SRT DRT DmRT vs. MRS SRS What do we call it?

Brocky

Well-Known Member
#2
Nice video, you make a good point. The hard part is getting everyone to use the same terms. On a technical note, there is about 7 minutes of dead air at the end.
 

DSMc

Well-Known Member
#3
.... The hard part is getting everyone to use the same terms.....
This^ A well-done video, as always, Richard. But as stated above, I believe that a firm commitment by the climbing community will do more for reducing confusion than any refinements made to the acronyms. We need to just pick them and stick with what we choose.
All acronyms need to be defined when voiced for the first time. Discrepancies and variables can be addressed at that time. Both the systems and the techniques overlap depending.... like tree work itself. In my mind, nailing it down to one "right way" of saying it is less important than a consistent understanding of how they are used.
 

yoyoman

Well-Known Member
#4
Yep, all of that is not within my control, I just try to be logical. I just see the powers-that-be going to acronyms that are so close, to almost be meaningless. I mean truly, lose one letter and you lose everything. Two baskets, a moving basket and a stationary basket, then a lot more explaining to do.
 

yoyoman

Well-Known Member
#5
,....nailing it down to one "right way" of saying it is less important than a consistent understanding of how they are used.
I so agree, and I think those go hand-in-hand. Imagine the acronyms we're discussing and someone asks, what method is used and the answer is, I climb on a moving rope or I climb on a stationary rope. That leaves so many questions to me and it doesn't even address where the ends might be connected.
 

surveyor

Well-Known Member
#7
As far as acronyms go, I think also when a climber is using two ropes, each SRT, it should be known as TRT, Twin Rope Technique ......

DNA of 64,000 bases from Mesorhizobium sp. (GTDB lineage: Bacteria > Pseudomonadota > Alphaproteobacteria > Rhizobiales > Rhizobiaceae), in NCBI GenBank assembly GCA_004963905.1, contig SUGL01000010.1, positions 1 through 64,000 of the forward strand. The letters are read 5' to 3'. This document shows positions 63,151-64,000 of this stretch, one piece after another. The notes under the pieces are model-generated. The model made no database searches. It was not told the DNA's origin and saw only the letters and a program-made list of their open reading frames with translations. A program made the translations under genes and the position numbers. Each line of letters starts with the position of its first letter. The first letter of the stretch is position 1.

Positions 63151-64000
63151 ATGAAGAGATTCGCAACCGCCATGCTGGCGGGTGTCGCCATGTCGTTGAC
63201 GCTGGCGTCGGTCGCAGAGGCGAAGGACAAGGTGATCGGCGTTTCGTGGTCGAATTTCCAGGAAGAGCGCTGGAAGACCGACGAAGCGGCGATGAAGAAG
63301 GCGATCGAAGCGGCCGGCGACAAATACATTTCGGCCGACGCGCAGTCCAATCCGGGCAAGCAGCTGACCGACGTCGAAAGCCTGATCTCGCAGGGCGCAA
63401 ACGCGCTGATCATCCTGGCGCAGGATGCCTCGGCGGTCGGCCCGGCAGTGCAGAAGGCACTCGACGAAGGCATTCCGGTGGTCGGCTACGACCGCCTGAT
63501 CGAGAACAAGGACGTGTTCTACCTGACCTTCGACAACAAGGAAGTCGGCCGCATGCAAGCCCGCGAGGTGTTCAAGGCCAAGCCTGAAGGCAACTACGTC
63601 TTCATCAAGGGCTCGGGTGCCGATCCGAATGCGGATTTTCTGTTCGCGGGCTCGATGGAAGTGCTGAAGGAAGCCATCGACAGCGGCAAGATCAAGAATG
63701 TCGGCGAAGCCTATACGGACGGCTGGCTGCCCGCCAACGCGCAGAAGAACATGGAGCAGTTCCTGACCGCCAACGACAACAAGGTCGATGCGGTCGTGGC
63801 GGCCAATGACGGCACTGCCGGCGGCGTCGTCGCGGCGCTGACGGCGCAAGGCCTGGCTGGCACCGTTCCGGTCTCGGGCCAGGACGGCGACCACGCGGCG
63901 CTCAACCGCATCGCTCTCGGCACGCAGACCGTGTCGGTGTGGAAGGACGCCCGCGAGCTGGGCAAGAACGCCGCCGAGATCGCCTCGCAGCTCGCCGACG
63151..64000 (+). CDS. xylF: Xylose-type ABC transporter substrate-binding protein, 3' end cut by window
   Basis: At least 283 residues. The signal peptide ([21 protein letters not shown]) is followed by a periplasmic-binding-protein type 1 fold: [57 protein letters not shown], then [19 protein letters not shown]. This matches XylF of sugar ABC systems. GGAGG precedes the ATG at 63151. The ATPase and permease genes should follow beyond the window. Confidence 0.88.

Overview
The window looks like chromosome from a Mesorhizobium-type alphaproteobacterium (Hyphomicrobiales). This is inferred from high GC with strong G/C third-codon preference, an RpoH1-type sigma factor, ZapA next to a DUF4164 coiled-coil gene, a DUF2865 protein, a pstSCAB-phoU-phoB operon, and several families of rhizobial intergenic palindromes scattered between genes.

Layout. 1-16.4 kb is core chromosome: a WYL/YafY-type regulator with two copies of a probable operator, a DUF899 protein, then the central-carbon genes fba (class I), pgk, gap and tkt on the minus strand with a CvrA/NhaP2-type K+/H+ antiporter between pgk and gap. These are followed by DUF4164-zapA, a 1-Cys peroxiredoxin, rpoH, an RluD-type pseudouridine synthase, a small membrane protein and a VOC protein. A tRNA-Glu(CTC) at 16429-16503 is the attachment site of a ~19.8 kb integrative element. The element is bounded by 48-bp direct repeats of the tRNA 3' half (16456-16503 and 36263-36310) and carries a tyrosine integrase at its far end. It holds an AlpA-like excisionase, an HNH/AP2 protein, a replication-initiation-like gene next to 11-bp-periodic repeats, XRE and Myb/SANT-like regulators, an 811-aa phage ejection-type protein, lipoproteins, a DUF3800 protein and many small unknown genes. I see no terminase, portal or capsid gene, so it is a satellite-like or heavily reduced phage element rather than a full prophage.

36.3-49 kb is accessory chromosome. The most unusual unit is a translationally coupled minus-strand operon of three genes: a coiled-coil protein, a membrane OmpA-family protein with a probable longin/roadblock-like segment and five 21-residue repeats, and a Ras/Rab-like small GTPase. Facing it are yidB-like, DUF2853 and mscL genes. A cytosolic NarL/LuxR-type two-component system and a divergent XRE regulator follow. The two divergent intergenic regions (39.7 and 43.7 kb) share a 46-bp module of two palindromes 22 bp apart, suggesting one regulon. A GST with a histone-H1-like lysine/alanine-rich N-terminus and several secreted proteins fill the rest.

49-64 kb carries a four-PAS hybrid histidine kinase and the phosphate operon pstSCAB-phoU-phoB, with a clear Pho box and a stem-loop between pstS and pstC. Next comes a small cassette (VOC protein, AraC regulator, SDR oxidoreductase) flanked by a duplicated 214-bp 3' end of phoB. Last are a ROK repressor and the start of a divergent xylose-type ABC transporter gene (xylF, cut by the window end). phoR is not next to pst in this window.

Well maybe TSRT : )
 

Brocky

Well-Known Member
#10
It seems to me that two ropes and two devices would be stationary double ropes technique, or double stationary rope technique, SDRT or DSRT, because each rope could be used independently.
Twin Ropes is using two ropes like one, so just one device. I don't know, I'm speculating. That's the way it is in rock climbing.
 

SomethingWitty

Well-Known Member
#12
Can we ban acronyms? Does anyone else have interest in doing that?
This thread has me so upset about them.
At some point, I will certainly waste time with someone that I could be learning from just figuring out what the letters that they are saying are supposed to be saving time by representing.
 

yoyoman

Well-Known Member
#15
It seems to me that two ropes and two devices would be stationary double ropes technique, or double stationary rope technique, SDRT or DSRT, because each rope could be used independently.
Twin Ropes is using two ropes like one, so just one device. I don't know, I'm speculating. That's the way it is in rock climbing.
Too many doubles sounds like troubles.

How about 2 single ropes or 10 or how ever many the climber wants to hang on.
 

Brocky

Well-Known Member
#16
The little m instead of d would clear things up. The assumption that the rest of the techniques are static would have to be made. The DRT would cover both two ropes-two devices and competition foot locking.

Edit: I guess foot locking would actually fit the TRT category more?!!!
 
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yoyoman

Well-Known Member
#17
The past use, IMO, was confusing about double vs doublED. Dd...when in fact both are in reality, "doubled", just that one moves while ... doubled...the other does not.
Also an important distinction and one being overlooked, is the two fixed ends of DRT vs a fixed end / free end, of SRT.
Give this some thought. 2 or tandem SRT has 2 fixed ends and 2 free ends probably very far apart, DRT has 2 fixed ends at the climber. Where the ends are or are not connected, is huge.
 
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yoyoman

Well-Known Member
#18
The little m instead of d would clear things up. The assumption that the rest of the techniques are static would have to be made. The DRT would cover both two ropes-two devices and competition foot locking.

Edit: I guess foot locking would actually fit the TRT category more?!!!
Personally I think the assumption is self made, if it's not moving ..... it's......
 

DSMc

Well-Known Member
#19
I personally am not a fan of acronyms. They all need to be learned and rarely are stand-alone explanations on what they cover.

As tree people, we should be very familiar with the dangers of trying to simplify names and terms while at the same time hoping they will be self-explanatory to those that read them. What we do and how we work is simple only in concept. The details are anything but simple.

I was resistive at first but am OK with just using MRS and SRS as a baseline. Does it cover all variables within that framework? Of course not but nothing ever will. The biggest step we can take towards clarifying our terminology is to come together as a group and agree on something to use and stick with it.
 
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